Discover everything you need to know about ants in our guide below.
What Are Ants?
Ants are tiny insects from the family Formicidae. There are tens of thousands of different species of ants worldwide and an estimated 20 quadrillion individual ants on earth – or about 2.5 million ants for every human.
Ants are notoriously social creatures who live in large groups known as colonies. While they’re an essential part of the outdoor ecosystem, they can cause problems when they infest homes, yards, or other developed areas.
The Behavior, Diet, and Habits of Ants
Native ants exist everywhere except for Antarctica, Iceland, Greenland, parts of Polynesia, and a few of the most remote islands in the Indian and Atlantic Oceans.
Ants can live in virtually any habitat, from the desert to the beach to a stretch of abandoned plumbing line in an urban environment.
Ants stand out from many other pests due to their highly developed social system. In ant colonies, it’s common for at least two generations to coexist and for the adult ants to care for the young. Ants are also divided into castes, with highly differentiated social roles and reproductive purposes.
Like other social insects, ants have a four-stage life cycle: egg, large, pupae, and adult. For most ants, the process takes about 60 days from start to finish. How long ants live also depends on their species and social position. Drones, for example, whose purpose is to impregnate queens, die within a few weeks, while sterile, worker females can live for as long as seven years.
When it comes to diet, ants are omnivorous. They consume everything from honeydew to other insects, small living or dead invertebrates, and fruits and tree sap. Their dietary preferences change seasonally and depend primarily on the ant species in question.
What Damage Do Ants Cause?
Ants can be a significant cause of home damage, especially when they nest inside wall voids, in lumber, or beneath concrete slabs or sidewalks. Carpenter ants, for example, excavate wood to build nests. Like termites, these ants can bore through a home’s beams, timbers, and other wood elements, causing extensive rot and structural instability.
Ants can also destroy outdoor landscapes, build large, mounded nests, consume garden fruits and vegetables, and damage ornamental plants.
Finally, some ants (like fire ants) can cause painful, stinging bites, and some even carry and transmit bacterial disease pathogens when they infest pantries or food preparation and storage areas.
How to Get Rid of Ants
Getting rid of ants can be complicated. This is because you must match your control methods to the species of ant present and the food sources those ants are currently consuming.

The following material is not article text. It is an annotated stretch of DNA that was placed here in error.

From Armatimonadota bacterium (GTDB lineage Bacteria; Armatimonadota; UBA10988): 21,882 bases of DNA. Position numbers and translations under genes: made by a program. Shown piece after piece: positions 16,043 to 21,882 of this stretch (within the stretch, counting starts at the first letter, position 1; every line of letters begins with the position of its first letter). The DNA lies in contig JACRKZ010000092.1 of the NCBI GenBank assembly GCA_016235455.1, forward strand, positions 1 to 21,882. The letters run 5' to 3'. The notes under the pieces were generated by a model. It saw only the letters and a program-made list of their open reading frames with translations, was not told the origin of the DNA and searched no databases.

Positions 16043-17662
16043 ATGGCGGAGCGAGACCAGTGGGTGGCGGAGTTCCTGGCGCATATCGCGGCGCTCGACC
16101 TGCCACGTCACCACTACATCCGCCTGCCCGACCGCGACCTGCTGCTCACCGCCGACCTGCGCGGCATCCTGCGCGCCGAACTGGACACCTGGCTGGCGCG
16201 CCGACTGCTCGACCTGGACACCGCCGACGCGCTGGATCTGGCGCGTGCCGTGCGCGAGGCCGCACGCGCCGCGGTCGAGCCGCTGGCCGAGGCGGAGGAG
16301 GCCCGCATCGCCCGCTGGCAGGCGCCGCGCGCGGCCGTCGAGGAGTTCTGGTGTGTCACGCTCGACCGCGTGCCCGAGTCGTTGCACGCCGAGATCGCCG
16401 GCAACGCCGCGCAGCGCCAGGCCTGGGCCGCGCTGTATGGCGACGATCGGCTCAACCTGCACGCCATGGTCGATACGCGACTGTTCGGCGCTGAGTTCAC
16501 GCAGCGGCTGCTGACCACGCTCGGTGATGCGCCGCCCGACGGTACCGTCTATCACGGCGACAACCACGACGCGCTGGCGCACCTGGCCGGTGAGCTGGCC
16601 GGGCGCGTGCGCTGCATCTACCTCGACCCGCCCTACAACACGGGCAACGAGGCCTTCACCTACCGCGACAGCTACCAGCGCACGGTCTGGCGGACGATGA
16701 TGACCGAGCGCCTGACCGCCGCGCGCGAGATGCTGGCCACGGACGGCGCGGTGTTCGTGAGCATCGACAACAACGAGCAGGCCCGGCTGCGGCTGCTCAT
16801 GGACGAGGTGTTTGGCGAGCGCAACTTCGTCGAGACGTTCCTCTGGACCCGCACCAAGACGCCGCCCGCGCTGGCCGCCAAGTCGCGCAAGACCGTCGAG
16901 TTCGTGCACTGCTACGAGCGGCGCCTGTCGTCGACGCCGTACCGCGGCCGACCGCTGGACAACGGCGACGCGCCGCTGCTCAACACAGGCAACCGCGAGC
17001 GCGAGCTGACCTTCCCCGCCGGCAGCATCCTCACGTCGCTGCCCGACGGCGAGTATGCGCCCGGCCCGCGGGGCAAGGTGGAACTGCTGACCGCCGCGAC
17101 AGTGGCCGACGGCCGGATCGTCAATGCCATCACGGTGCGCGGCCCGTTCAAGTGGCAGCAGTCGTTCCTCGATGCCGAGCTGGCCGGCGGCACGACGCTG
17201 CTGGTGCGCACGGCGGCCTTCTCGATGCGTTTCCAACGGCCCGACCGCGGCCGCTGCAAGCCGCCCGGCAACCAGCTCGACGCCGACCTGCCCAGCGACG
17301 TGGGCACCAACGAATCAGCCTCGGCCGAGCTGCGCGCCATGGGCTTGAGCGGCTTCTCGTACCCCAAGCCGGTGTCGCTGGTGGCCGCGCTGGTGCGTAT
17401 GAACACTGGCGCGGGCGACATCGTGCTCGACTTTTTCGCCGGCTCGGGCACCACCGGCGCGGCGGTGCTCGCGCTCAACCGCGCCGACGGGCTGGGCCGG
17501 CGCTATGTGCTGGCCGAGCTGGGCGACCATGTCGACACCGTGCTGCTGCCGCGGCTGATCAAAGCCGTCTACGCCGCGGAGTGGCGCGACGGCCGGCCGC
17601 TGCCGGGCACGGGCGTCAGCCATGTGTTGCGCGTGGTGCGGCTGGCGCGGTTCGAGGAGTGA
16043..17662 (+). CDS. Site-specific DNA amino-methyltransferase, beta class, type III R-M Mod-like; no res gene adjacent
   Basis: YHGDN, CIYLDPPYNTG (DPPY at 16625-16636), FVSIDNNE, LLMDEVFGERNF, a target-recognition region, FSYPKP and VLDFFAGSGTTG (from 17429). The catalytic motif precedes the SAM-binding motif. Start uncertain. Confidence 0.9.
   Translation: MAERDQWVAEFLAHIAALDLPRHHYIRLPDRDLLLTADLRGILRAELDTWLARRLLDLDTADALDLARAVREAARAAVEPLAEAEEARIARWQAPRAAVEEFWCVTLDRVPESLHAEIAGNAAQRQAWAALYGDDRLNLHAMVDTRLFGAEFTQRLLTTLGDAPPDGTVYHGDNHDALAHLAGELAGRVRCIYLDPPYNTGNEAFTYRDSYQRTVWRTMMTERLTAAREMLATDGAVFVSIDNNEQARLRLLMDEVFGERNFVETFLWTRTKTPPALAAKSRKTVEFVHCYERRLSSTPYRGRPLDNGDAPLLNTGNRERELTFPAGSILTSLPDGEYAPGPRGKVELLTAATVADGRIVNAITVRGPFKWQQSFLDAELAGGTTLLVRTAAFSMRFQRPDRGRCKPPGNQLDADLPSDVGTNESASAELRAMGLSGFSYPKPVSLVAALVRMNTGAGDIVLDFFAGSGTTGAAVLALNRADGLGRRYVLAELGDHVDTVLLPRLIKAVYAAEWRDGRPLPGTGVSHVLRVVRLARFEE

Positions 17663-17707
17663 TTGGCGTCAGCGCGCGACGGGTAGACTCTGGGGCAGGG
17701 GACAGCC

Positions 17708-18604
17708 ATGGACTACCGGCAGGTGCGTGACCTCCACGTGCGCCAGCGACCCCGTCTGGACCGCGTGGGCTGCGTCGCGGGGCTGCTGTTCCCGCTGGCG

Generally, effective ant control programs include efforts like baiting, insecticide application, habitat modification, and sanitization.
We recommend starting with baits since they’re safer and more effective than insecticides. For best results, use boric acid baits formulated with a food base ants like, like sweets, grease, or protein. Place the baits in areas you’ve noticed ant activity and check them at least once a week.
Increase the efficacy of your baiting efforts by applying residual insecticide around high-traffic ant areas, including windows, baseboards, and cracks or crevices in or around your home.
If you can identify ant nests, treat them directly with the same insecticide. If the nests are outdoors, smash them or scrape them down before spraying them.
If your ant problems remain severe or you can’t resolve them with DIY efforts, contact a professional pest management team for help.
For a complete guide on how to get rid of ants, click here.
Sudden ant infestations mean that there is a food source somewhere. If the infestation is indoors, the culprit is likely human food, in the form of pantry spills, a messy kitchen, or easily available pet food. If the infestation is outdoors, the food source may be grease from a grill or fruits and vegetables from a garden. Cleaning up and removing the food source is the best way to reverse the infestation.
Unfortunately, ants are unlikely to go away on their own. If ants have infested your home or yard, it’s because they found favorable conditions there, and they’ll likely stay until you remove the food, moisture, or shelter that they’re seeking.
Today, there are a variety of plant- or essential oil-based insecticides that can kill ants instantly and prevent infestation for a month or more.